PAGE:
Enhancing Daily Life

Adding pleasurable activities to your loved one’s daily life can improve his or her outlook and make the caregiving process go more smoothly.

We all need to find pleasure in our daily lives. Some of the most important care you give won’t have anything to do with medicine, baths, or feeding. A laugh or a shared cup of tea are as important for our wellbeing as a daily dose of vitamins.

Good health is more than a healthy body. You both will live better and enjoy life more if you care for emotional and spiritual needs as well as physical needs.

Encourage Social Contacts

Caring for another person can dramatically change your social life. It may be hard for you to get out and socialize. Friends may no longer come to visit or include you in their activities. You and the person you care for may begin to feel lonely and isolated.

The Following Ideas Will Help You Keep Up Social Contacts.

  • Encourage friends and family to visit.
  • Getting out to visit friends may be difficult for you, but encourage others to visit.
  • Be honest about your limitations. “I’m just not able to invite you for dinner, but we’d love to have you stop by for some ice cream later.”
  • If it’s hard for others to visit, suggest they send cards or letters, or make short phone calls.
  • Help put visitors at ease. If friends seem uncomfortable around the person, explain the illness if that seems helpful. “Jill’s illness isn’t contagious. It does make her short of breath, so talking tires her out.”
  • Offer suggestions for visiting.
  • A successful visit doesn’t have to revolve around conversation only. Read aloud, take a walk outside, play cards, or watch a ball game together; these activities are often more enjoyable for both people.

Find Out About Adult Day Centers And Senior Centers

Adult day centers offer supervised activities for adults with disabilities. People can attend once or several times a week and create craft projects, exercise, join discussion groups, and eat together.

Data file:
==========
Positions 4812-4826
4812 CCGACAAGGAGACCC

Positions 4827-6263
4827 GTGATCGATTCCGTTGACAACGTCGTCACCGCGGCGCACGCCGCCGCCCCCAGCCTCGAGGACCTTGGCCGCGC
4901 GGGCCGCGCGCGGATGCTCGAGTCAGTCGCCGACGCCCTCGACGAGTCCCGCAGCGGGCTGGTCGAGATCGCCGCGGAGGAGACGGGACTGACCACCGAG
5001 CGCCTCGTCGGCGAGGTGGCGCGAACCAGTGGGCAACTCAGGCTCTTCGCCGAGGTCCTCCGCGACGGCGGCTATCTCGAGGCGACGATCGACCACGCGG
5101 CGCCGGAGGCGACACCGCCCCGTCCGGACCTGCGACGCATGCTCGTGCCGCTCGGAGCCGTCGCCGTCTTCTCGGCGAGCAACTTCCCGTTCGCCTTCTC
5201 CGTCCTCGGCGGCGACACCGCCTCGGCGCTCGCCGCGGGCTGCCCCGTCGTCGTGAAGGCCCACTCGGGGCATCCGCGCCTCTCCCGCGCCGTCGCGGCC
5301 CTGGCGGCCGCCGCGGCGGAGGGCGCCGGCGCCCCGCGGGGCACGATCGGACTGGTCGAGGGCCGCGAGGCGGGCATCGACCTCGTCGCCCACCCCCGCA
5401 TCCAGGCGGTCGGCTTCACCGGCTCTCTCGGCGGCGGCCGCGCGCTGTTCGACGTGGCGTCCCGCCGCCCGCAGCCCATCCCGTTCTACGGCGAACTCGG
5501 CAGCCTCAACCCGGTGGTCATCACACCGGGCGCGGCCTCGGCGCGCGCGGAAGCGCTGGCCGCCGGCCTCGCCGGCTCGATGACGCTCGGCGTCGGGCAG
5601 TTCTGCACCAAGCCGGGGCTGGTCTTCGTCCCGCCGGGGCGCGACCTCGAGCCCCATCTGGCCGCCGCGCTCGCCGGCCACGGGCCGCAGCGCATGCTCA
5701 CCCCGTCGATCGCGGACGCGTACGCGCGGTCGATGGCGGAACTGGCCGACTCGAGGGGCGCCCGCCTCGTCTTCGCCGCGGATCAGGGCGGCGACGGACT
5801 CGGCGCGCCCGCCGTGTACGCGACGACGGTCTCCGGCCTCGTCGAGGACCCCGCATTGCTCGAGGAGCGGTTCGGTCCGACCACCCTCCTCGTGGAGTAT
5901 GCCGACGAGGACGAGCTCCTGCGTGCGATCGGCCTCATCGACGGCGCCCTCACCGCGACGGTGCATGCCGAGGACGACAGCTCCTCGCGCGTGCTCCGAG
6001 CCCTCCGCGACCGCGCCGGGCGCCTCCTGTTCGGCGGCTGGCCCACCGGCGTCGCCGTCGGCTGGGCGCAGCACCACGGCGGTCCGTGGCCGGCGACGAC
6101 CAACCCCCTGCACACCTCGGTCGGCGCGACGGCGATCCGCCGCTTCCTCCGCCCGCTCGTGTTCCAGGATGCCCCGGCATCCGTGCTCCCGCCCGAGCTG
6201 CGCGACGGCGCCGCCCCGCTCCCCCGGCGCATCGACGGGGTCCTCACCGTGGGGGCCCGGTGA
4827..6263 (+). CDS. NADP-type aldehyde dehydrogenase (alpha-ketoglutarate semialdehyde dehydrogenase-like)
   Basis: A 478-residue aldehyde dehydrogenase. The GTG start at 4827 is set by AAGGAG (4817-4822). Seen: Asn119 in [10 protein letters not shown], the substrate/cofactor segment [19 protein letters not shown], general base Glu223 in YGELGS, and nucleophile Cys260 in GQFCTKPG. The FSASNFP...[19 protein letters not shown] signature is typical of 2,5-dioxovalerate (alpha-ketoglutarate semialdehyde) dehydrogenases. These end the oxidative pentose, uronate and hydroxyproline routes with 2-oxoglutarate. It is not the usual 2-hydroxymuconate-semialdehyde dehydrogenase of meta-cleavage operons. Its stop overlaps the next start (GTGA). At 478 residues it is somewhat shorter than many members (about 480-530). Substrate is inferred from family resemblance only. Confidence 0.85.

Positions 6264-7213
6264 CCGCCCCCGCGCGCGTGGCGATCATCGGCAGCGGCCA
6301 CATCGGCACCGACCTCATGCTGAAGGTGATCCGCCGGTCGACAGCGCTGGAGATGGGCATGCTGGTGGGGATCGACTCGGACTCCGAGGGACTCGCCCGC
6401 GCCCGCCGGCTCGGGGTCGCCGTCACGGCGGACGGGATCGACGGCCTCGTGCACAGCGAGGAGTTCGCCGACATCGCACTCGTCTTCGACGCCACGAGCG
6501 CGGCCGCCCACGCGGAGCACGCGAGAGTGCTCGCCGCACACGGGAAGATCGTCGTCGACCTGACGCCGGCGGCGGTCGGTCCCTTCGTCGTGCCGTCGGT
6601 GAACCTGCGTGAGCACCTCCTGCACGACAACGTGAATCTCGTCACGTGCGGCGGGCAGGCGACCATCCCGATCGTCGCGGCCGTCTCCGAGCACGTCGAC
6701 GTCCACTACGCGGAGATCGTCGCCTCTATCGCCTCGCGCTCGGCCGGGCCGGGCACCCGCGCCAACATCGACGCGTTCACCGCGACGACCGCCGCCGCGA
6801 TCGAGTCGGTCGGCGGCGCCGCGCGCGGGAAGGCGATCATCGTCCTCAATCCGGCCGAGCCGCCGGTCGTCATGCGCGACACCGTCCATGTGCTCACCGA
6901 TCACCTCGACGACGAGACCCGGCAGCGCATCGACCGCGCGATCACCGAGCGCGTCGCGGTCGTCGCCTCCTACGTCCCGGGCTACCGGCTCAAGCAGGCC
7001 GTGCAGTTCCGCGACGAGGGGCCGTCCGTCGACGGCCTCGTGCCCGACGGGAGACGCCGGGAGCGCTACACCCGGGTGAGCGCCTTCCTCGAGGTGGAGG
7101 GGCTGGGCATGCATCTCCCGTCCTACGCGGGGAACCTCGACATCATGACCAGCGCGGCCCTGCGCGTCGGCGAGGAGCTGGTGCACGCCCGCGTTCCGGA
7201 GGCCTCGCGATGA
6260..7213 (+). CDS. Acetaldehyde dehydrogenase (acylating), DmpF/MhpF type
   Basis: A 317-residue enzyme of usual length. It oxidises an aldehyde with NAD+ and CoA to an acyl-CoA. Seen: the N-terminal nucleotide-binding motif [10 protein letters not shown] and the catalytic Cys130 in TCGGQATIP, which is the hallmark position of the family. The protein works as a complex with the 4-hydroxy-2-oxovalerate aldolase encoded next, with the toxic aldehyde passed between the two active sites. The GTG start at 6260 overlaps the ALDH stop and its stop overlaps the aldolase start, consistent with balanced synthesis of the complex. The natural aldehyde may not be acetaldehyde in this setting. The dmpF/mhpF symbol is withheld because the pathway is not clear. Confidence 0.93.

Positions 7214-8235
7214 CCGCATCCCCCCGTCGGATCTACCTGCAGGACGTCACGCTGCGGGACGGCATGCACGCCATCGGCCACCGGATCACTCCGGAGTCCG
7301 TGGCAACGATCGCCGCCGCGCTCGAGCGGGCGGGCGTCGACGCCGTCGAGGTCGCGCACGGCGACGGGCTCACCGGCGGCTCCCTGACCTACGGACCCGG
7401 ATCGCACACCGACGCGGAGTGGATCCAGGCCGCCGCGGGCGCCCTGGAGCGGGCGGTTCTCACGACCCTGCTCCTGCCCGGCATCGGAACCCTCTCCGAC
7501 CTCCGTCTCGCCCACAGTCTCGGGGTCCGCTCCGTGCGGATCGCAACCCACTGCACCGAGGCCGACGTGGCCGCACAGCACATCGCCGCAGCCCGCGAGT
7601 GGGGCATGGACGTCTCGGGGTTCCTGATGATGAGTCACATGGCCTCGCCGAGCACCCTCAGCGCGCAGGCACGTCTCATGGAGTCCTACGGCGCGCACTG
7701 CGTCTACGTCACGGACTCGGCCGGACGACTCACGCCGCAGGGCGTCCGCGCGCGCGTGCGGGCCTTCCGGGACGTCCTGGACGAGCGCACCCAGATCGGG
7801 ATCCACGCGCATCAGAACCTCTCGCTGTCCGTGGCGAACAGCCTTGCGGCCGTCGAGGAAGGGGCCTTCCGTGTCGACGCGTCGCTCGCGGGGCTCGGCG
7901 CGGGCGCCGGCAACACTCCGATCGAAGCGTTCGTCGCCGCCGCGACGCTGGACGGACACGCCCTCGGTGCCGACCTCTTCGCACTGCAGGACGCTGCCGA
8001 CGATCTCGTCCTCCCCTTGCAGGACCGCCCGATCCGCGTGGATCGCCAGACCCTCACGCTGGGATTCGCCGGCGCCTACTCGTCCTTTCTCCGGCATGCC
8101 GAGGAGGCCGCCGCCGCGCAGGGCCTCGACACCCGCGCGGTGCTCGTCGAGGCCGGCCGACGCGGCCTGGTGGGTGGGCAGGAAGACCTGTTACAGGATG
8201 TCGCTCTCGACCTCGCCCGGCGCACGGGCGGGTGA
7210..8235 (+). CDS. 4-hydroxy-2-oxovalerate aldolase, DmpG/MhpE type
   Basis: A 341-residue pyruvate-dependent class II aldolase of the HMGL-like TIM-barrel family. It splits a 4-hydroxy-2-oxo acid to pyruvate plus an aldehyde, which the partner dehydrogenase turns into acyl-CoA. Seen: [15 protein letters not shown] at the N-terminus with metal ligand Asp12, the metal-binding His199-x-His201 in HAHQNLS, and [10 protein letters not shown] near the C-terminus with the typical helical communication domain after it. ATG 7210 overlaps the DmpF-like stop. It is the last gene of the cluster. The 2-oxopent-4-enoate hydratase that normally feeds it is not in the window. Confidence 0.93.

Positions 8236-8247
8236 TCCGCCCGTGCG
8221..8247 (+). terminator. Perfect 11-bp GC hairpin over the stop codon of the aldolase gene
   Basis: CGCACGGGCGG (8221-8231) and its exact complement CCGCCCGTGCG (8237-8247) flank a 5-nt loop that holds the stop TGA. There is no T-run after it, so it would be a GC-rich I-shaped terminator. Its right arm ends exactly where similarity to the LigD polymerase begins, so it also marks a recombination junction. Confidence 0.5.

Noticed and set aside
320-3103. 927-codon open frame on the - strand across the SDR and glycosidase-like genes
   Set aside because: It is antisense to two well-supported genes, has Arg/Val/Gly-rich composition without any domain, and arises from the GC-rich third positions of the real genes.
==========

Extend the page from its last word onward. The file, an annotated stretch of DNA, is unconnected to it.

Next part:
Just as important, these programs give you, the caregiver, regularly scheduled breaks. You can choose to see friends, enjoy a game of golf, or garden or shop without worry.

If you care for an older person, she may enjoy organized activities at a senior center. You and the person you care for may be able to participate in activities together, or you might find separate activities occurring at the same time.

Find out if any centers near you provide meals. Eating the noon meal with other people can be pleasant and you may discover new friends you enjoy.

Include Pleasant Activities In Your Daily Schedule

Research has shown that frequent pleasant activities help reduce symptoms of depression in caregivers and the people they care for.

Several ideas for enjoyable activities are:

  • Share a funny story or joke together.
  • Get outside. Go for a ride, visit a park, drive in the countryside. Go to the zoo.
  • Rent a video, make some popcorn, and have a “night in” at the movies.
  • Bake bread together.
  • Enter contests.
  • Work in the yard together. A person in a wheelchair can water the grass or cut up branches to be disposed of.
  • Call a radio talk-show.
  • Play a board or card game. Change the rules if necessary.
  • Fold laundry together.
  • Look through magazines and find a new recipe to try.
  • Make a tape recording of family stories.
  • Reminisce together. Older people especially enjoy thinking and talking about old and often happier times.

Originally written and published by the Aging and Adult Services Administration Department of Social and Health Services, State of Washington. Reprinted with permission.

© Washington State Department of Social and Health Services

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